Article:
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Oh, What to Do About Video Relay Services?

By December 17, 2009

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Talk about being caught between a rock and a hard place. Before today's Federal Communications Commission Video Relay Service Reform Workshop (archived webcast, captions do not start until 04:25), I thought that competitive bidding was the way to go. Now, I'm not so sure.

At the Workshop an argument made against competitive bidding was that it would reduce innovation and quality of service. That makes sense, because to win a competitive bid, often you have to offer lower prices. And to offer lower cost, often means you can't spend that much on innovation. Likewise, you can't invest as much in the level of service you offer, because you have to hold down costs.

On the other hand - and this is me speaking now - the current system of paying per minute/hour has a built-in incentive for fraud. If a company's revenue is going to depend on the number of minutes/hours generated, obviously it is going to be in that company's best interest to have as many minutes or hours as possible. Reducing the rate paid is not the answer either, because you still have the problem of revenue being dependent on how many total minutes or hours you generate!

So what to do?? What should the FCC do? The Federal government has an obligation to protect the public from wastefulness, and at the same time you don't want to stifle competition and innovation. Does the answer lie in some kind of combination of the two? Competitive bidding but the winners would get payment in the form of a combination of a flat fee plus some kind of per minute or hourly rate? A guaranteed income plus the opportunity to earn more beyond the guarantee?

December 18, 2009 at 12:18 am
(1) Jared Evans says:

Competitive bidding is the worse move to make at this time. That will guarantee the death of future video phone innovations.

Video phones for the deaf still have a way to go before providers are ready for competitive bidding. Competitive bidding makes sense only when there are a number of viable competitors who can provide well designed, fully functional video phones with corresponding great relay service. We are nowhere near this point.

Moreover, the videophones devices themselves are only “half of the story.” There needs to be a solid back-end infrastructure to support the videophones and is usually where most of the money/effort takes place unseen by the consumers. The back-end infrastructure provides the great features such as 10 digits phone numbers, server routing, or video mail. This is very difficult and time consuming to develop/implement and costs a pretty penny.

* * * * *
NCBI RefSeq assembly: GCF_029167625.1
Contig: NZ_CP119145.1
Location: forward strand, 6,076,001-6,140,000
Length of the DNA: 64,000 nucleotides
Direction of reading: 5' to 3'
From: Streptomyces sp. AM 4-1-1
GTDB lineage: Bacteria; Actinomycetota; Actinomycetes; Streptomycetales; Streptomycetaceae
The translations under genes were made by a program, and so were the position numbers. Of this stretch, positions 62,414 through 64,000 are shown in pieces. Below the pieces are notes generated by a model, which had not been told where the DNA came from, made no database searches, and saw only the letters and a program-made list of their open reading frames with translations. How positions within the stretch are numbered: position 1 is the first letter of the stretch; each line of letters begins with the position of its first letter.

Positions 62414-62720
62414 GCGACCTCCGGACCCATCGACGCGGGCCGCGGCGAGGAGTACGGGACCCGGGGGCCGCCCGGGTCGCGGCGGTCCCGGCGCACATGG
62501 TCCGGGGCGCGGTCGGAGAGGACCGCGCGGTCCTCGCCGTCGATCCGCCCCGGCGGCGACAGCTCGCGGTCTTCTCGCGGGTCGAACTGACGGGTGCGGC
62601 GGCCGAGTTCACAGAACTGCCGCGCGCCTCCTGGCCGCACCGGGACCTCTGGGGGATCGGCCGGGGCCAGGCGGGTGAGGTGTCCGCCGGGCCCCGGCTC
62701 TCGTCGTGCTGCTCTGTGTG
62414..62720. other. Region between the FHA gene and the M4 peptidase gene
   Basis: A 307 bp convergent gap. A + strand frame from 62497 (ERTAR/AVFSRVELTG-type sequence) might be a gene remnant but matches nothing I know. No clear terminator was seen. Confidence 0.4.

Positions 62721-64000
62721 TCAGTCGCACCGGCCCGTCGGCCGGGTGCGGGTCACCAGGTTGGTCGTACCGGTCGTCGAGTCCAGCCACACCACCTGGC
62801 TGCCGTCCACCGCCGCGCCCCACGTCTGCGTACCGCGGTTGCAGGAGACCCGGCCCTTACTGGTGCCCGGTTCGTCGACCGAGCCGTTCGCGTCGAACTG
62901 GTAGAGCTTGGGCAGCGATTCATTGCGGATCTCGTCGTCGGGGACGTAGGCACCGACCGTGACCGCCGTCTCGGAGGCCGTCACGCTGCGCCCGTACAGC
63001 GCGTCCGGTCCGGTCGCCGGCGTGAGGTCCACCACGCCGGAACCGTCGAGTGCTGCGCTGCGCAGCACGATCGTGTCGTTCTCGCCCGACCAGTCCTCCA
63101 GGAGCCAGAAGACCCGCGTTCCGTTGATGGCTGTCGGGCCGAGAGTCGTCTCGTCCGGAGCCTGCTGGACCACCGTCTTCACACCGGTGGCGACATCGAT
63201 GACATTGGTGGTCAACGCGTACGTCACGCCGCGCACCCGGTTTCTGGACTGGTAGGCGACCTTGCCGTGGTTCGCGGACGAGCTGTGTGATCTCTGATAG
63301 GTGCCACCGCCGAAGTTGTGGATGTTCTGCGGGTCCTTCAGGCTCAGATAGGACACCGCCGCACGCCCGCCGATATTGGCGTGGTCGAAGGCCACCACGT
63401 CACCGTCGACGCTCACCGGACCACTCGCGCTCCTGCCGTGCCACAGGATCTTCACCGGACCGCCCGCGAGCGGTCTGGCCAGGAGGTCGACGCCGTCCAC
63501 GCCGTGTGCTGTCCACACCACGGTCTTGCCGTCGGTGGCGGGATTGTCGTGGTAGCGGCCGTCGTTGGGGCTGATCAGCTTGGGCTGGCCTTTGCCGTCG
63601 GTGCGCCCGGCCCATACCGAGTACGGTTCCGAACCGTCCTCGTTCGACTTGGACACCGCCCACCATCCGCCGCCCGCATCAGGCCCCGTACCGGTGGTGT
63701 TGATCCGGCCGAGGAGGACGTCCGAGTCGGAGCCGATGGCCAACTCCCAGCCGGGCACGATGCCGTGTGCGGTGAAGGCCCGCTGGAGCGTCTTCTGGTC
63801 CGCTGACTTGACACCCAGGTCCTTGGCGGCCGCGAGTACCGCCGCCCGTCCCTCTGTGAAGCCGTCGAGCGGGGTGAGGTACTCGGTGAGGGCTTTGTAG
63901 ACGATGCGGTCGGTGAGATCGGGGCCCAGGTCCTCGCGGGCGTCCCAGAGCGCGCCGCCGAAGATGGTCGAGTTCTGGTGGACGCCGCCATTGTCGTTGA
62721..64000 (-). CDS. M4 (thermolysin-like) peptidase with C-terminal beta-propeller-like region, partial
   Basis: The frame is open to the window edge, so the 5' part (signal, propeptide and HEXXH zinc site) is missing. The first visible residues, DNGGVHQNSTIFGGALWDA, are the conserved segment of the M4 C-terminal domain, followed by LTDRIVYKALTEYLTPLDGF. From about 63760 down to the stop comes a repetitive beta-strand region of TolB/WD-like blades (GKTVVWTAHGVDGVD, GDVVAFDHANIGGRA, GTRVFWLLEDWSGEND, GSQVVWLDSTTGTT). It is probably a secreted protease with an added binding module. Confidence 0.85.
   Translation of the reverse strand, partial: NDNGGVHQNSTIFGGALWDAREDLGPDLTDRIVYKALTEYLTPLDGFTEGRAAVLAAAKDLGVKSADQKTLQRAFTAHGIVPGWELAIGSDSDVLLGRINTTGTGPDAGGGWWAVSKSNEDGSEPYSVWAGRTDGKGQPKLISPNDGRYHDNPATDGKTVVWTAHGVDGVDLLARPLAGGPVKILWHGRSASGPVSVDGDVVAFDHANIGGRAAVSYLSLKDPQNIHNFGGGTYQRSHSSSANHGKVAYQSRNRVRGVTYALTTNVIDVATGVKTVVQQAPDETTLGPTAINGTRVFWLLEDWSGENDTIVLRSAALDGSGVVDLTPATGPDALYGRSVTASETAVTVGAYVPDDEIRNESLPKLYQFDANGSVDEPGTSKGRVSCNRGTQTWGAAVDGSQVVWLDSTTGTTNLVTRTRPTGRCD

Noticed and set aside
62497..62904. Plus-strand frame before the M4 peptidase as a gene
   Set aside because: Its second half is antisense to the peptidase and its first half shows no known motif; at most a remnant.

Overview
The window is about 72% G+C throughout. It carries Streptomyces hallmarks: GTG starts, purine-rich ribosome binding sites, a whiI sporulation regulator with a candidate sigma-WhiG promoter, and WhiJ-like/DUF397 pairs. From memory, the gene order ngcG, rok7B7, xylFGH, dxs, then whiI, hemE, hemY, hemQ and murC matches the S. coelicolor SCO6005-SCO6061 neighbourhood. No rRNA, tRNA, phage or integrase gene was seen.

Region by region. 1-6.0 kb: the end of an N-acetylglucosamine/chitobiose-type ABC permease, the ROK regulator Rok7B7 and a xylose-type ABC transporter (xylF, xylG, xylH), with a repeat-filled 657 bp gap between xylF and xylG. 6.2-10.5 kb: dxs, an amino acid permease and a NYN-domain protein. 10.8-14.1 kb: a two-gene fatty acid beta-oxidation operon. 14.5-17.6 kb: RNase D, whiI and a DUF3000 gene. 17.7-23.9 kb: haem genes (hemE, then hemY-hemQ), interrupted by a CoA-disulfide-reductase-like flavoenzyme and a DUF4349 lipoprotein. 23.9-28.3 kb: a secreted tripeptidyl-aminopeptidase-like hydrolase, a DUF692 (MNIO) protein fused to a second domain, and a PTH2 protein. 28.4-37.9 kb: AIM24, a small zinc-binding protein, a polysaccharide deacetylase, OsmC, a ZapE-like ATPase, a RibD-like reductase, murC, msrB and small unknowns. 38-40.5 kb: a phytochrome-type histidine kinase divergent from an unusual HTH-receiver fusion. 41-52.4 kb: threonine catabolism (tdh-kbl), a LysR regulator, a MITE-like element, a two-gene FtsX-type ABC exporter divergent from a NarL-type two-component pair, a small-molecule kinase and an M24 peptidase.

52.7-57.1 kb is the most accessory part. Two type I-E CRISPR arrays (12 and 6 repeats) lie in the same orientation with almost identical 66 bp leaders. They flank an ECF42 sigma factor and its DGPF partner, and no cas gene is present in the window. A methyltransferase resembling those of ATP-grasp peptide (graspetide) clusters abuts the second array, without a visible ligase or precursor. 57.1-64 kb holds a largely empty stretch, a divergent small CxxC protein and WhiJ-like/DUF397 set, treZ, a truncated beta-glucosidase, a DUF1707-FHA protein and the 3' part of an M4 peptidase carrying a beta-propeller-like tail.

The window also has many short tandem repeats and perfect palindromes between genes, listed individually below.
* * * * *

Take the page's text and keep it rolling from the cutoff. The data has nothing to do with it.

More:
Imagine being stuck with a TV device like VP200 for the rest of our lives? Mobile videophones are becoming the reality for more deaf people. It’s only a matter of time before videophones the size of cellphones are able to do VRS calls. The pace of innovation should not be hindered, because to be frank, no regular company would consider doing taking the time/money to develop this without the additional incentives.

At this point, I’m in favor of making systematic changes by allowing FCC to have stronger oversight and have the authority to enforce more stern policy on providers so all billed minutes are kosher and prevent potential abuses.

December 21, 2009 at 6:25 pm
(2) Tousi says:

And speaking about “incentive for fraud”, what I think needs to be done is that the deaf (qualified ones, of course) need to be the ones running the show, not hearing folks.

December 21, 2009 at 8:53 pm
(3) deafness says:

Except for one problem. Deaf people were among those who got arrested for the fraud.

December 22, 2009 at 10:59 pm
(4) Neal Golden says:

I will be very straight forward if they cut rate it only give Sorenson the edge to the VRS business. I personally like ZVRS better than Sorenson because they always trying to make the product better. The pix and sound quality is a lot better than Sorenson. I use the VCO the most and the quality sound w 150 is unbelievable and I don’t have to wait to connect. I truly believe competition is healthy since Sorenson don’t listen to deaf people opinion about things.

They need to make Yeh s brother and DHIS an example to society. They are guilty and they know it. Why waste our tax dollars to listen to there hearing? We need to make them an example to our deaf peers that stealing is wrong. They commit a Federal crime and they should throw there ass in jail. I don’t want to hear any sympathy becaue they are deaf. This is like another Madoff’s case but the worst part is that innocent people are suffering because of greed.

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